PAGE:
Columbia University Medical Center
Top Ranked in the Nation in Research Funding
and Patient Care
U.S. News & World Report Best Hospitals
National Institutes of Health
NewYork-Presbyterian Hospital The University Hospital of Columbia and Cornell

Translational Imaging

Anissa Abi-Dargham, MD, Chief

The area of research of the Division of Translational Imaging (DTI) at NYSPI is the development of novel tools and techniques to study neurotransmission in the living human brain, and the application of these techniques to clinical studies to unravel chemical imbalances associated with severe mental illnesses and drug addiction.  Molecular imaging techniques based on Positron Emission Tomography (PET) are the main methods developed and used in the Division.  The imaging approach has a translational emphasis, using imaging to identify phenotypes that can be tested in animal models or vice versa using models derived from preclinical knowledge to be tested in clinical populations.

Development of new imaging techniques include design of new radiotracers (organic synthesis, chemical structure-activity relationship, in vitro evaluation, experiments in rodents and primates, dosimetry and toxicology evaluation, filing of IND, phase 1 and 2 studies in humans), as well as development of new imaging paradigms based on pharmacological challenges, cognitive tasks or electromagnetic challenges to measure responsivity of neurotransmitter systems.

Clinical investigations within the Division focus on schizophrenia, cannabis dependence and comorbidity with schizophrenia, MDMA dependence, design of paradigms to assess dopamine release in response to alcohol challenge and reward related tasks,  identification of biomarkers for disease prevention or drug discovery and aid in drug development.  Additionally, the Division performs imaging studies in collaboration with other investigators who specialize in the study of various disorders: anxiety disorders (Dr. Simpson), mood disorders (Dr. Schneier), autism (Dr. Hollander from Mt Sinai), personality disorders (Dr. Siever from Mt Sinai) and alcoholism (Dr. Krystal from Yale).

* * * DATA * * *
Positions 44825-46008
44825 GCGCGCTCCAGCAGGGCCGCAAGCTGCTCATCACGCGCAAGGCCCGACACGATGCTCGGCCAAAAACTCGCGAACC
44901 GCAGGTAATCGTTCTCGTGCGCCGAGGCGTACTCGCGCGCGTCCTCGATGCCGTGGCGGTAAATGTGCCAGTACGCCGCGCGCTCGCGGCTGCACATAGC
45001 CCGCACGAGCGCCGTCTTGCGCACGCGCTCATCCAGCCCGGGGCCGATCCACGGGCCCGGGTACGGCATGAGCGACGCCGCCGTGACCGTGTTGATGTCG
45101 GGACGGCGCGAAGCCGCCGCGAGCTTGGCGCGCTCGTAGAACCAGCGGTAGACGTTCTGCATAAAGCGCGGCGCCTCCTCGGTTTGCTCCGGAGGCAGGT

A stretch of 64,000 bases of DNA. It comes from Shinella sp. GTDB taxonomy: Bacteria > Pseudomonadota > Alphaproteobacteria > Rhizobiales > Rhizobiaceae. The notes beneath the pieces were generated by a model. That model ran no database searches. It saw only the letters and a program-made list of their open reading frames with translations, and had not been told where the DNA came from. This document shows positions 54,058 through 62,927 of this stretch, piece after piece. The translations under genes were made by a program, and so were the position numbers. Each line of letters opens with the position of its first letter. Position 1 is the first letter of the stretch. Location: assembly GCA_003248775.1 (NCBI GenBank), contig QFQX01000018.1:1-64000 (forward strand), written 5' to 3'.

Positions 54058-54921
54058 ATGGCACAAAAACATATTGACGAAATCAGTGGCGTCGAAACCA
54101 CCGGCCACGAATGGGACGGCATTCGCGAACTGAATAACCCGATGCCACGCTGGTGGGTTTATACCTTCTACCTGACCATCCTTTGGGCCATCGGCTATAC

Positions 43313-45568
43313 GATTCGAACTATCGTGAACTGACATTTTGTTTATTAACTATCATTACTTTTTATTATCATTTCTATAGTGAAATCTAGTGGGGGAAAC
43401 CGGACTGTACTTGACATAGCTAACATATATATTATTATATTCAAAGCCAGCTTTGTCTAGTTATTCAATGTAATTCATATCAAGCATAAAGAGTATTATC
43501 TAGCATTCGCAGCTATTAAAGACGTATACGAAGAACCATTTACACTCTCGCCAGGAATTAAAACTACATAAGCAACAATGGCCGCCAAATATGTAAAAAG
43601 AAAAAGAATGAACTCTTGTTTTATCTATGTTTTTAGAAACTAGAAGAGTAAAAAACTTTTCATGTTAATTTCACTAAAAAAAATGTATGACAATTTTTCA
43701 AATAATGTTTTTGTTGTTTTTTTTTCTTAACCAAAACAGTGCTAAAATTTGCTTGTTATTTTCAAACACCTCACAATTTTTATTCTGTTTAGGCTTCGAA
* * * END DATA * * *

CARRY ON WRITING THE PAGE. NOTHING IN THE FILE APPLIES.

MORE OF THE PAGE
The Division also trains fellows in the acquisition of the expertise and skills required for clinical investigation using PET, with focus on basic receptology, neurochemistry, pharmacology and pharmacokinetics, in depth teaching of PET imaging, functional neuroanatomy, kinetic analysis on a region or voxel based approach, as well as general principles of clinical investigation (CGMP, statistics, drafting of IRB protocols).

The faculty in the division are Lawrence Kegeles MD PhD, Mark Slifstein PhD and the Division Chief Anissa Abi-Dargham MD.  Dr Slifstein is an internationally renowned expert in mathematical modeling and image analysis, Dr Kegeles has expertise in multimodal imaging including MRS, MRI and PET and Dr Abi-Darghamis internationally known for her contributions to understanding the neurochemistry of the brain in schizophrenia, particularly dopaminergic alterations and their modulation by NMDA dysfunction.  Current fellows in training are Judy Thompson Ph.D. and Nina Urban, M.D., the Division also includes scientists specialized in image registration and analysis, and a large highly skilled technical staff.




hora interior